Olympus 17mm f/1.8 lens

If I could only have one lens, and that one lens had to be a prime, then the 17mm f/1.8 would probably be the one lens I’d choose. Of course that’s a choice that no one actually has to make. But the field of view provided by this lens is a popular choice for one-camera-one-lens people, and is why the Fuji X100 and Sony RX1 series embrace this field of view. (17mm in Micro Four Thirds is conventionally considered equivalent to 34mm on a full-frame camera, but see my blog post on the Micro Four Thirds focal length multiplier.)

This lens is great for taking touristy photos of buildings in Manhattan, as seen above in a photo I took earlier today. A very cold day in New York, the temperature was in the low 20s.

Yesterday I wrote that the Olympus body cap lens is the only lens that makes a Pen-F camera pocketable. Even though the 17mm f/1.8 is the third-smallest Olympus lens (or fifth-smallest if you count the two body-cap lenses as lenses and not body caps), I say that the Pen-F is definitely not pocket-sized with this lens on it. Although technically I was able to stuff the Pen-F with 17mm lens into the large pocket of my winter coat, a trick that certainly would have been impossible with the much larger and heavier 12-40mm, it wasn’t a very elegant fit.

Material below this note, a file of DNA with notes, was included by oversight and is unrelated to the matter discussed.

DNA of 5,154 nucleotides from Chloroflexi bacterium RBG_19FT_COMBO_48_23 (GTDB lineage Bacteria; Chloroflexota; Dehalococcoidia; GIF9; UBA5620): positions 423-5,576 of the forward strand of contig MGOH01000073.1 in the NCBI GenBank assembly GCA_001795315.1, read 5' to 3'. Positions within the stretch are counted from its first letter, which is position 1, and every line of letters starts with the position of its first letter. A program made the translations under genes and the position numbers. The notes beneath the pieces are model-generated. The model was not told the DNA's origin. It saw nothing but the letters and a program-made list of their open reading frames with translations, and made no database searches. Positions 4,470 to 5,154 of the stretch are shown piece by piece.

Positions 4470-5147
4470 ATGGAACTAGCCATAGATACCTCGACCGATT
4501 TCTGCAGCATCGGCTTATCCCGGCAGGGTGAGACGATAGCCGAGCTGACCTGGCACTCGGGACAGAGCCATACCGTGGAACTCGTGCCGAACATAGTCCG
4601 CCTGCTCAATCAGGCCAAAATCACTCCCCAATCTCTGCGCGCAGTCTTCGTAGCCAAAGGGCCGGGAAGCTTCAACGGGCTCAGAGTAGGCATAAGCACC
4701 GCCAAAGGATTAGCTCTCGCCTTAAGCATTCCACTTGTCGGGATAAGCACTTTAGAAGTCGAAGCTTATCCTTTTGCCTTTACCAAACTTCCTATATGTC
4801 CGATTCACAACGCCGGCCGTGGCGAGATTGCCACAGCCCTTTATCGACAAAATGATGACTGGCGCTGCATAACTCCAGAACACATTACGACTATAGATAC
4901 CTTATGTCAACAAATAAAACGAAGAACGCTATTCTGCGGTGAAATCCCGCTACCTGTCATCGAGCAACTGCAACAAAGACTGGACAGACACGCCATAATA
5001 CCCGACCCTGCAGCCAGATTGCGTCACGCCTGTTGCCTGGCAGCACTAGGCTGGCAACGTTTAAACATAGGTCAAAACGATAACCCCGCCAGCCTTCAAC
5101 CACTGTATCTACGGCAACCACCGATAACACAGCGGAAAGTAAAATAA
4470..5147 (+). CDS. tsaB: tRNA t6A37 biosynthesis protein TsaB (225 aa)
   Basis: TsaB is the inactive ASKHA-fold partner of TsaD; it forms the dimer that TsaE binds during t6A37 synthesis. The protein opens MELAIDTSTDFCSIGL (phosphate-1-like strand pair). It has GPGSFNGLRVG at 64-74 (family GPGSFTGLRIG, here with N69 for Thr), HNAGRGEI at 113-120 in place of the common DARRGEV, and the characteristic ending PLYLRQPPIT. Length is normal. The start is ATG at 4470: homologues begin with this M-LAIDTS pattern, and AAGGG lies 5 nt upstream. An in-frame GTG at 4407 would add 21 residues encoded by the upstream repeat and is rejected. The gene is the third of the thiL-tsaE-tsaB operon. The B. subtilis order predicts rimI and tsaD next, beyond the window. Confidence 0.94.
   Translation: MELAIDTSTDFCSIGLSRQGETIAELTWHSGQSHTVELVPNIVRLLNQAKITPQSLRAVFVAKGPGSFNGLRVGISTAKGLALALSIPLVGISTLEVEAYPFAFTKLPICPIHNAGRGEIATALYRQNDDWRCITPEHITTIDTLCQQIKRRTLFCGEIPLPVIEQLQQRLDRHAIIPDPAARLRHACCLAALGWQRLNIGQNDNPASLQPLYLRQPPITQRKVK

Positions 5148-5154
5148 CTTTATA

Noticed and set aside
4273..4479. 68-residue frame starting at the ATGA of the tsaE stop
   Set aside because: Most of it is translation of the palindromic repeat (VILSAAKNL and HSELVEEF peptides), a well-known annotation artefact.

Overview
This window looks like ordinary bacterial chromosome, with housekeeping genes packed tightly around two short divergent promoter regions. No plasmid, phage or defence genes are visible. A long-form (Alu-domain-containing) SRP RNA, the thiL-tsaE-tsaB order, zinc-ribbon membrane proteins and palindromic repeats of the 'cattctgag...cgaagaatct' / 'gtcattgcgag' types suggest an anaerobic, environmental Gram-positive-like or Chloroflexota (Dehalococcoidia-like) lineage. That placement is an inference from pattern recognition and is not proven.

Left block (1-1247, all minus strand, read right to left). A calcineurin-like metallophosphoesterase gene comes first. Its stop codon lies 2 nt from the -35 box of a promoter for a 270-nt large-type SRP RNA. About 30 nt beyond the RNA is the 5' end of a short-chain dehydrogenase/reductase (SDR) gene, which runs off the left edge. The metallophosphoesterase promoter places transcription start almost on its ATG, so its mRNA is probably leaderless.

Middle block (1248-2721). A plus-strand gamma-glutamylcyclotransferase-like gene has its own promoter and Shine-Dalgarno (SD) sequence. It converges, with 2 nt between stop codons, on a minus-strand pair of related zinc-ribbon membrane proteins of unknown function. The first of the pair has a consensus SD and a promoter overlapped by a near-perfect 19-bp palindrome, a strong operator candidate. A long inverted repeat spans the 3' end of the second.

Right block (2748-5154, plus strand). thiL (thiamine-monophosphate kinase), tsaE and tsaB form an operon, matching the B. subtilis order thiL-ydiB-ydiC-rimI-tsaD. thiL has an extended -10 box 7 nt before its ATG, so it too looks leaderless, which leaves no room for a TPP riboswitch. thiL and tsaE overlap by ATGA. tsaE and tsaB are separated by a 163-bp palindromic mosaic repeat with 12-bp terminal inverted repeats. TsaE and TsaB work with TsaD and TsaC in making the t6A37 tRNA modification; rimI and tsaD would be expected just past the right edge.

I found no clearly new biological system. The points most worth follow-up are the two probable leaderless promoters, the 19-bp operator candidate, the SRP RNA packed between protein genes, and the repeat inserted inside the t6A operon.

On internet forums, there seems to be some negative sentiment about the sharpness of this lens. I think this lens is pin sharp when stopped down. Wide open: I previously did a test against the 12-40mm and don’t see anything wrong with the wide-open performance. The 17mm lens is a little bit more sharp at f/2.8 than it is at f/1.8, but that’s hardly something to be shocked about. The lens still seems decently sharp even wide open.

So I don’t know if the negative sentiment about this lens comes from:

1. Unrealistic expectations. (I do agree that this lens is a bit overpriced.)
2. Bad quality control. Maybe some people have bad copies of the lens.
3. One particularly negative review that came out shortly after the lens was available for testing, even though their own tests showed this lens is as sharp wide open at f/1.8 as the Olympus 14-42mm kit lens at 14mm stopped down to f/5.6, and sharper wide open at f/1.8 than the kit lens ever gets at 28mm or 42mm at any f-stop.

I may add the warning that this lens has some noticeable field curvature, so if you take a picture of a brick wall at f/1.8, the corners will definitely come out soft.

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